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United States Textbook (Document A)
Source:Our United States: A History for Upper Grammar Grades and
Junior High School. William Backus Guitteau, 1930
Clearly the time had come for the United States to take a decided stand on the
question of European interference in American Affairs. It was proposed, that Great
Britain and the United States should unite in declaration that we would not permit
an attack upon the new republics [of Latin America]. But John Quincy Adams, our
Secretary of State, advised President Monroe that the United States should act
alone on what was clearly an American question. The President decided to adopt
this course, Congress on December 2nd, 1823, announces to the world the
famous Monroe Doctrine:
As heretofore, the United States “will not interfere in the international
concerns of any European power.
European governments must not meddle in American affairs or attempt the
conquest of young republics (democracies)
European nations must not attempt to set up any new colonies on the
American continent.
Thus the Monroe Doctrine is really a declaration of home rule - America for the
Americans. Russie heeded the warning, and by a treaty signed in 1824 gave up her
claim to the territory. Nor did [other European countries] venture to attack the
countries of South America at the risk of war with the United States. From
Monroe’s day to the present, the doctrine which bears his name has been a shield
for the liberties of the western world.
Historian Howard Zinn (Document B)
Source: Howard Zinn is a socialist historian and activist who is best
known today as the author of A People’s History of the United States, a
book that tells American history from the perspective of minorities,
women, and poor people, and that is very critical of the United States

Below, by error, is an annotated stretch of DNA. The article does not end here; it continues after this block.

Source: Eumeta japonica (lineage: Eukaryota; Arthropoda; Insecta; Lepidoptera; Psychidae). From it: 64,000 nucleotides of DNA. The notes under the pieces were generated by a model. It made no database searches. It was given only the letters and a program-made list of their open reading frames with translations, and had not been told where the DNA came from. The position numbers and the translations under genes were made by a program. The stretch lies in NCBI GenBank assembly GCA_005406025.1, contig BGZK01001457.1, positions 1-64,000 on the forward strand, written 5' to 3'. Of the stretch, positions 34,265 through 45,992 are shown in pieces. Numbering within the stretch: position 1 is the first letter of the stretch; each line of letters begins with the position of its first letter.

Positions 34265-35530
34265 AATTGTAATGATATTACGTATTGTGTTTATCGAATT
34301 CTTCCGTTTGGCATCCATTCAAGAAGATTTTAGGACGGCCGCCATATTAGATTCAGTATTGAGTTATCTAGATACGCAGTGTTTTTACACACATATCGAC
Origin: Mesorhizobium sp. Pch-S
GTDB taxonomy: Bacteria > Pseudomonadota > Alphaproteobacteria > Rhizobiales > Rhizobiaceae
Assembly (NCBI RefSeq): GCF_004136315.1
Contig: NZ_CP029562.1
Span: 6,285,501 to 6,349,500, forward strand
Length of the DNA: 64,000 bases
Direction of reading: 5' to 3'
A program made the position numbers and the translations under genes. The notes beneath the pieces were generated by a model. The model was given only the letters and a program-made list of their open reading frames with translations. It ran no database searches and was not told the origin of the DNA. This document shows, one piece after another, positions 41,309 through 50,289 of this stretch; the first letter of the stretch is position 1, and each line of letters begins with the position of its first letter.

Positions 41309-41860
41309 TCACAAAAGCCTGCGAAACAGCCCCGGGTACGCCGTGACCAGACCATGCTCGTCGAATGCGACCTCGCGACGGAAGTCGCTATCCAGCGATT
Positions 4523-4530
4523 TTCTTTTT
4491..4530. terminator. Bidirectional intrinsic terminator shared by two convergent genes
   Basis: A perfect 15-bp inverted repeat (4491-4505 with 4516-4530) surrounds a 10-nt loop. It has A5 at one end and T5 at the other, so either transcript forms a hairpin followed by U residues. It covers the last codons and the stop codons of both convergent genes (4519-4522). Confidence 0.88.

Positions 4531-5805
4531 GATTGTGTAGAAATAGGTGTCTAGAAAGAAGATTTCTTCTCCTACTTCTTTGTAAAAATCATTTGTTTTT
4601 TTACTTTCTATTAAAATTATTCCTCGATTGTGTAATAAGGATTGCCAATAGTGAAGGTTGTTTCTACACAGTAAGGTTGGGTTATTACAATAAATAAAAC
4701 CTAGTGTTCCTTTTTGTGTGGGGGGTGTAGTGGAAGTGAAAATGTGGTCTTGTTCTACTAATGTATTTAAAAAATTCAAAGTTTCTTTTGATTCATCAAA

The Monroe Doctrine looked southward. Issued in 1823 when the countries of
Latin America were winning independence from Spanish control, it made plain to
European nations that the United States considered Latin America its sphere of
influence. Some Americans began thinking into the Pacific as well. There was
more than thinking; the American armed forces had made forays overseas. A State
Department list, shows 103 interventions between 1798 and 1895. A sampling
from the list, with the exact description given by the State Department:
1852- Argentina. Marines in Buenos Aires to protect American interests during a
1854 -Nicaragua. - San Juan del Norte [Greytown was destroyed to avenge an
insult to the American Minister to Nicaragua.]
1855 -Uruguay. - U.S. and European naval forces landed to protect American
interests during an attempted Revolution.
1893 -Hawaii.- Ostensibly to protect American lives and property; actually to
promote a provisional government under Sanford B Dole.
The ideology of expansion was widespread in the upper circles of military men,
politicians, businessmen, and even farmers who thought foreign markets would
help them. A Washington Post editorial said, “A new consciousness seems to have
come upon us - the consciousness of strength - and with it a new appetite, the
yearning to show our strength...Ambition, interest, land hunger, pride, the mere joy
of fighting...We are face to face with a strength destiny. The taste of Empire is in
the mouth of the people even as the taste of blood in the jungle….”
Was that taste in the mouth of the people through some instinctive lust for
aggression or some urgent self-interest? Or was it a taste created, encouraged,
advertised and exaggerated by the millionaire press, the military, the government,
and the eager to please scholars of the time.
Monroe Doctrine
Concluding Questions
What are THREE purposes of the Monroe Doctrine given in Document A - With Quotes
What are THREE purposes of the Monroe Doctrine given in Document B - With Quotes
Conclusion: Why do you think the United States established the Monroe Doctrine? What was the
purpose of U.S. foreign policy in Latin America and the Pacific Ocean?